1. Cuckoo

    Well, speaking about culture, generally we Indians are also very polite. Probably we took it from the English. :) I couldn’t imagine myself asking that lady to tone down.

    And without a stamp in UK ?? You are plain lucky I guess.
    Pictures are beautiful.
    Keep writing.

  2. Welcome to London! Funnily enough, as a Londoner who’s lived here most of my life, I happened to come across Big Ben on my way to a meeting the other day, and I was surprised at quite how much it did impress me gleaming in the sunlight. I suppose you take the things in your home town for granted too much.

    How long are you here for?

  3. Check out the Portobello Market near Notting Hill as a great way to spend a Saturday or Sunday people watching. – Half day trip to Greenwich is well worth it. Enjoy!

  4. Anthony

    I understand the annoyance that singing people on a train can cause. On a train back from Naples to Rome, two old ladies across from us started singing and wouldn’t SHUT UP the whole ride back to Rome. It was high pitched and when people want to sleep, that is the last thing you want to hear. Of course, no one said anything.

    As for London, I was there once, by accident, and it was an entertaining 10 hours. Hopefully I’ll go back one of these days for longer. Safe travels.

  5. Theresa

    I think you just have to get a few drinks in the British and then they say whatever they bloody well please. Either that or the many, many Brits in Jeff’s lab are all anomalous and that’s why they’ve ended up in the U.S.

  6. You’ve covered a lot of ground in a short amount of time! I know what you mean about the construction. The year I lived in Cork, Ireland was the year before it was the cultural center of Europe (that’s not the real name, but I can’t remember at the moment). Needless to say, in preparation for the influx of tourists for the following year, there was so much construction. I bet it is an entirely different place now that I don’t live there.

  7. NomadicMatt

    @cuckoo: we’ll see how lucky i am when i exit…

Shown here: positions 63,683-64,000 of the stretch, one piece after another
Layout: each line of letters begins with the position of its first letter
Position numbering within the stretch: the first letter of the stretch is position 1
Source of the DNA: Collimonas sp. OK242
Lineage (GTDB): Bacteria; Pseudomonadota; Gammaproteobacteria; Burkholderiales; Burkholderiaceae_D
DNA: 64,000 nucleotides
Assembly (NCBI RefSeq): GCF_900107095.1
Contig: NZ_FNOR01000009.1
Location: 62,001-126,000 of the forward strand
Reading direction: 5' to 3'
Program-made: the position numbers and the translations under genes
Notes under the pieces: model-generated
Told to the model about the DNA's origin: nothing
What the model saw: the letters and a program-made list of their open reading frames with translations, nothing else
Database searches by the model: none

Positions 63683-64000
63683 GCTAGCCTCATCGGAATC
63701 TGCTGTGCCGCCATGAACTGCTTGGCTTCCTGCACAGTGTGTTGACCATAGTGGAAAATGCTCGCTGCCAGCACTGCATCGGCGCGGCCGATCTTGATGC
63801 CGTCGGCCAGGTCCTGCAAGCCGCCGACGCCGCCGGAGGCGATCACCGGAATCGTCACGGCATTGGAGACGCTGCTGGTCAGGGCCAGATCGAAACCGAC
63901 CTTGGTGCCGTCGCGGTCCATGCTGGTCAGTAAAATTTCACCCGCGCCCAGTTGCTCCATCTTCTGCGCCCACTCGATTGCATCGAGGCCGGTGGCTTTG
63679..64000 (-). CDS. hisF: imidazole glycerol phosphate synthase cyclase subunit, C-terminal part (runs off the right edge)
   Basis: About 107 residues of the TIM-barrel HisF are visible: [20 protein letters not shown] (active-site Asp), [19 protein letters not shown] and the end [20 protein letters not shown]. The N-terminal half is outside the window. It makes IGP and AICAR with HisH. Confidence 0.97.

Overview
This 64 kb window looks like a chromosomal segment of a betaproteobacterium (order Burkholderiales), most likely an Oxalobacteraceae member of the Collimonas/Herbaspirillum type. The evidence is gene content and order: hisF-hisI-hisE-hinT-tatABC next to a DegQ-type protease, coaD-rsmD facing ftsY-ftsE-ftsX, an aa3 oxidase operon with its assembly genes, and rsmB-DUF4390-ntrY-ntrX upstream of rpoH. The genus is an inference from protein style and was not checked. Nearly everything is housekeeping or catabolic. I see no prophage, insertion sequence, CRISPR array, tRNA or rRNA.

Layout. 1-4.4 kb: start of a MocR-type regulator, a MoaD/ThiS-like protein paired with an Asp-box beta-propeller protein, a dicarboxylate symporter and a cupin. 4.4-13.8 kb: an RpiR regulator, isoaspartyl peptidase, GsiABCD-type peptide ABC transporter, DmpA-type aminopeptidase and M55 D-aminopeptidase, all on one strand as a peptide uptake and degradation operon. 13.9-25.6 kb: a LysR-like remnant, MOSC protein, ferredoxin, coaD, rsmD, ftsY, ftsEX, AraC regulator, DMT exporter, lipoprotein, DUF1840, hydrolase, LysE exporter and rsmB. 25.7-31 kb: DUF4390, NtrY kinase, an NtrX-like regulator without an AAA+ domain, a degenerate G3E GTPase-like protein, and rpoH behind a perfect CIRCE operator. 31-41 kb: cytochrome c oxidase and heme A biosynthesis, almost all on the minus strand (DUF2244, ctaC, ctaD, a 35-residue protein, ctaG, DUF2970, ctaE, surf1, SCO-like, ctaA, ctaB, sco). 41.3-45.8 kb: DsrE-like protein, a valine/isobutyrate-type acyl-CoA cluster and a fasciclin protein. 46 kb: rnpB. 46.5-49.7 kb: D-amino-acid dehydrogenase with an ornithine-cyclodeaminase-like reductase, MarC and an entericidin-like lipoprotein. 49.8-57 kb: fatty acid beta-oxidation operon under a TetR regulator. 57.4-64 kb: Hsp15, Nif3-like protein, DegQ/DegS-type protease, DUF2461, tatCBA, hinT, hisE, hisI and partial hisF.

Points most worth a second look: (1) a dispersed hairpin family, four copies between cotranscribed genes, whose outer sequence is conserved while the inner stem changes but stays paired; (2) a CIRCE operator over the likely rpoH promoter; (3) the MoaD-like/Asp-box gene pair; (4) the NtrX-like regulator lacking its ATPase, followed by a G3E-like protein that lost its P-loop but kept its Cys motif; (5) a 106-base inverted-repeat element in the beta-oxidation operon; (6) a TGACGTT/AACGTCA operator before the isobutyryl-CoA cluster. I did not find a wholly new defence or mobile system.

@lakshmi: if it wasn’t for the fact i’m staying with friends i couldn’t do it either.

    @anthony: i agree

    @theresa: yes! that’s why the British are known as those rowdy drunk tourists. give them a beer and all that passive aggressiveness turns into pure aggression.

    @geoff: until monday. E-mail me your number and I’ll call you.

    @kristy: I’m in the suburbs! I’m over in east finchley and it’s pretty different than central. But I do love london. It’s been pretty cool.

    @steve: I was in Highgate last night! Nice area!

    @everyone: Sorry for the delay in comments, I’m lacking constant internet!

  8. Hahaha,

    The singing woman story was hilarious. I can’t believe people didn’t at least shush her. Here in Brazil she would definitely get a few shushes.

  9. Karie

    Love the story about the singing lady. I know it’s annoying at the time, but funny to us who weren’t there!

    You should keep track of all the strange/random/annoying people you come across, then in a year post all their stories and let us vote on which was the worst! :)

  10. NomadicMatt

    @sula: The british are just too polite!

    @karie: good idea

    @tanya: No, I go to Thailand in August. You should my going away post again for my route!! :)

  11. The train story is very funny. At least she didn’t come around with a hat asking for change. A lot of people sing on the NY subway for money or with their ipod headphones on. The latter is not pleasant.

  12. London!! I loved it so much, can’t wait to go back… Spent 2 weeks there last year and my oldest daughter and I just did as much as we could. We went to Camden Town and got awful hairdos and got heckled by scary youths in heavy steel-toed boots, stood in horrible queues for the National Museum, etc… its amazing how exceedingly calm the British are about things.

    I think its funny that you got welcomed with the awful serenade! Have ever so much fun.

    ps- there is a little pastry shop outside of Harrod’s, on a side street. a piece of cake there is awful, about £5.50, but was absolutely the most divine thing i’ve ever eaten. their pastries are a work of art, and filling enough for a meal!